State of Emergency: Jackson Infrastructure Part 2

State of Emergency: Jackson Infrastructure Part 2 (Image 1)

JACKSON, Miss. – It’s a problem decades in the making, but the money in the city of Jackson’s coffers is a mere drop in the bucket compared to what’s actually needed.  As we told you last week, the extra One Percent Sales Tax has collected 12 million dollars, but it will take 700 million to fix all the roads and pipes in the city. 

“I’ve seen better streets in developing countries than I’ve seen in the city of Jackson. State Street is very bad. North State Street is very bad. Part of Bailey Avenue is very bad, Northside Drive is horrendous.” State Senator Hillman Frazier is more than familiar with the rough patches of Northside Drive and State Street. These two important stretches lead you to Interstate 55 and to the doorsteps of power in state government and private business. Yet, all bills that could help fix Jackson roads and pipes this year were voted down.  “It’s past a crisis, I think that we have not in the past worked very closely together to address the problem. It’s been neglected over the years. These water main breaks, these water boil notices highlight the problem of the past several months,” says Frazier.

Mayor Yarber recently met with Governor Bryant’s staff. They were open to lending a hand, but only for certain areas. “I’d be certainly open to talking to the Mississippi Legislature about helping support infrastructure in and around the Capitol Complex. That should be part of our responsibility. The mayor is doing a really good job and we’ll help him every way we can,” Bryant said in an interview back in March.

As for the rest of the city, Senator Frazier and other local lawmakers are scheduled to meet with the mayor in may to discuss state money. 

Meanwhile, the mayor is trying to get federal dollars. “We’ve got the EPA who will be coming in may from Region IV in Atlanta. We’ve had standing conversations with them. We just left a meeting with the U.S. Army Corps of Engineers last week. We’ve had a conference call with FEMA so we’re still working through all of the agencies that we possibly can.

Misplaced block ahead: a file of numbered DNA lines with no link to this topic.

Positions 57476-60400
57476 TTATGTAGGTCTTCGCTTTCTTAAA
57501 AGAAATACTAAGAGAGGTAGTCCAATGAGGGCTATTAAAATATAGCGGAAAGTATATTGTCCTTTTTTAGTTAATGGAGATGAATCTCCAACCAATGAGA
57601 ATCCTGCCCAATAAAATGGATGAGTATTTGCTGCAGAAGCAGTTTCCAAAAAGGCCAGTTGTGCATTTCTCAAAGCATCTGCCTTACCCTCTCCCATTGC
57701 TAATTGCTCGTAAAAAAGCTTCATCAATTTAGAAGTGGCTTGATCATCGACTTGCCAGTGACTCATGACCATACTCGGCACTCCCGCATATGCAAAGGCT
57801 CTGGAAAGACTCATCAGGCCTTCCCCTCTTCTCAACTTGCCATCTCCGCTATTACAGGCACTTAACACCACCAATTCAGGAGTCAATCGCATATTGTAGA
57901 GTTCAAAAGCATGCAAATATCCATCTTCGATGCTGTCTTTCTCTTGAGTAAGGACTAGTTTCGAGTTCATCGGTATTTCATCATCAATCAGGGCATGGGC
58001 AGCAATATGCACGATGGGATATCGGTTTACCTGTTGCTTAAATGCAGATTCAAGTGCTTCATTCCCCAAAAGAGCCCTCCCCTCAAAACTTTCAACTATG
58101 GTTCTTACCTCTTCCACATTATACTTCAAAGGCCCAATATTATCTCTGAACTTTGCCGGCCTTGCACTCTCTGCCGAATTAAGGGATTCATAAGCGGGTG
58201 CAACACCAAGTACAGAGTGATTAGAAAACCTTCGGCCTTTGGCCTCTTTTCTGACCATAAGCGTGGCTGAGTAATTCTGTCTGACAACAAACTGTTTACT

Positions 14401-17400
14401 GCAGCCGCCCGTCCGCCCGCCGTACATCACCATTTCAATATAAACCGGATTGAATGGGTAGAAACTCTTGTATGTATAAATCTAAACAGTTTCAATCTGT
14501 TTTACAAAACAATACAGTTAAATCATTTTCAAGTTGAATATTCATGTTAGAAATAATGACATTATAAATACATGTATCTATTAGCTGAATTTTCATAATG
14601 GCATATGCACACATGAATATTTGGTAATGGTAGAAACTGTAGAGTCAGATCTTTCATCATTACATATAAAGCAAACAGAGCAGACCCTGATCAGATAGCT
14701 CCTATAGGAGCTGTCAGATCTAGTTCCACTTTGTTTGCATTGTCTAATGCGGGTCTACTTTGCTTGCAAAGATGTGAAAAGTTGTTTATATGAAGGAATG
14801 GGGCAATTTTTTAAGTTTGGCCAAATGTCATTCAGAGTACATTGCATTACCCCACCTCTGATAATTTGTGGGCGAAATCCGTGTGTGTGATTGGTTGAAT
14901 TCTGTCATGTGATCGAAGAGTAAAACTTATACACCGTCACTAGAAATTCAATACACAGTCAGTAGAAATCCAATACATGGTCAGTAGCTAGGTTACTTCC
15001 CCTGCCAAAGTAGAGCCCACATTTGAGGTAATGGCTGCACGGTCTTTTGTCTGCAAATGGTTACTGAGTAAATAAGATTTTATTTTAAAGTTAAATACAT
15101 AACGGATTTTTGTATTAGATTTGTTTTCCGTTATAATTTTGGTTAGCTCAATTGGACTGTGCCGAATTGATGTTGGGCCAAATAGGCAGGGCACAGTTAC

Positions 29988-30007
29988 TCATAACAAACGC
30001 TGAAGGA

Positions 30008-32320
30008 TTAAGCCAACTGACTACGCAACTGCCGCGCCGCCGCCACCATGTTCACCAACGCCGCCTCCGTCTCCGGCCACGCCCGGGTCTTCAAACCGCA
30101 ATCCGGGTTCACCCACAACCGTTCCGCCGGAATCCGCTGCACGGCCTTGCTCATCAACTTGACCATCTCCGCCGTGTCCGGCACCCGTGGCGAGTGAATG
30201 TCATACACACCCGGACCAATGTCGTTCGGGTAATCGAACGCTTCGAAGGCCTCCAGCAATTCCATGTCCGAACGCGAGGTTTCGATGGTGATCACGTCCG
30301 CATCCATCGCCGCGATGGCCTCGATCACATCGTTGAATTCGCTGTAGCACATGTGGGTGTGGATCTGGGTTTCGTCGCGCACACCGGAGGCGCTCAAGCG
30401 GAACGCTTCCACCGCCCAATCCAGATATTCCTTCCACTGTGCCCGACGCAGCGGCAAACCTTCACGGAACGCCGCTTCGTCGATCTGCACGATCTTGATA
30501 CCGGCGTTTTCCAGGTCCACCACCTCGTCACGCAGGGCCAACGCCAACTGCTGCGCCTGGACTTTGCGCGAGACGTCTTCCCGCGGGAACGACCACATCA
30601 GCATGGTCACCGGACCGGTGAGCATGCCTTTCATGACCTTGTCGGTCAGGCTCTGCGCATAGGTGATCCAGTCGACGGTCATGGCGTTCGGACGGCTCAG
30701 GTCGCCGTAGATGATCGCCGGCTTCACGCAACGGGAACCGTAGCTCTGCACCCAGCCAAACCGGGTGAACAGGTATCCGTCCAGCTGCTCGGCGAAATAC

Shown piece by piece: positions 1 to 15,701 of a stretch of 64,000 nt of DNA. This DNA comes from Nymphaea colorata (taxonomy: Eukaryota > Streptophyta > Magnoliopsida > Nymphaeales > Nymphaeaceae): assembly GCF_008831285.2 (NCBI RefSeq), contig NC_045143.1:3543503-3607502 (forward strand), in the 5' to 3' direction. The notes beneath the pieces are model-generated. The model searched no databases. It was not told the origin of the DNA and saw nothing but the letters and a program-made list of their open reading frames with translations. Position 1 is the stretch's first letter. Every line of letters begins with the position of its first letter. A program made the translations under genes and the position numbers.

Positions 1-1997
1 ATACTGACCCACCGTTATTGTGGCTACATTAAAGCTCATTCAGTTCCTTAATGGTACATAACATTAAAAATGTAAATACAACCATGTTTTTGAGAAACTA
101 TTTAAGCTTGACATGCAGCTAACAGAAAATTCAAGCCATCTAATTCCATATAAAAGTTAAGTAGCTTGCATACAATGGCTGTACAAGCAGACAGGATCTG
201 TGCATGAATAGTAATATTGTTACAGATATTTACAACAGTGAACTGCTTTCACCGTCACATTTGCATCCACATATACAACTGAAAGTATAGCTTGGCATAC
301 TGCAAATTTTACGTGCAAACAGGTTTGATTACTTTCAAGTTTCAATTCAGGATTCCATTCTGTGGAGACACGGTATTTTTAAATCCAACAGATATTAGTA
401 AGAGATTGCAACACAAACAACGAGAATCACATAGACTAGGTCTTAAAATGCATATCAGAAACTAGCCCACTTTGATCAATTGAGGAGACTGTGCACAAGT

There’s no big chunk of money out there to bridge the gap, but there are some little ones.

The Mississippi Department of Health just came through with a $2.5- million loan. A federal grant is going towards fixing 14 streets. The city has also applied for a couple million more through MEMA a $15-million grant through the U.S. Department of Transportation.  “What that will allow us to do, if we are successful in getting the tiger grant funds, is that it will allow us to use less of the sales tax money that we have planned for those projects and spend that money on other needs,” says city of Jackson, Public Works Director, Kishia Powell. “Grant funding is very limited and it’s highly competitive and we’re not going to be able to do everything with grants but that’s why we need to seek other sources of external funds, which we are doing,” adds Powell.

The Jackson City Council is growing weary. Councilman Kenneth Stokes believes he has one plan for quick funding.
“The emergency money is set up for situations like this. Now we’ll be able to put something back, but these citizens are demanding something be done,” says Stokes. The Ward 3 councilman suggests tapping into the city’s emergency reserve funds. “You’ve got money out here that you’re not spending and you’re asking other people for money,” adds Stokes.

“Standard practice, best practices for budgeting is that you don’t use your reserves until you absolutely need to,” explains Yarber.


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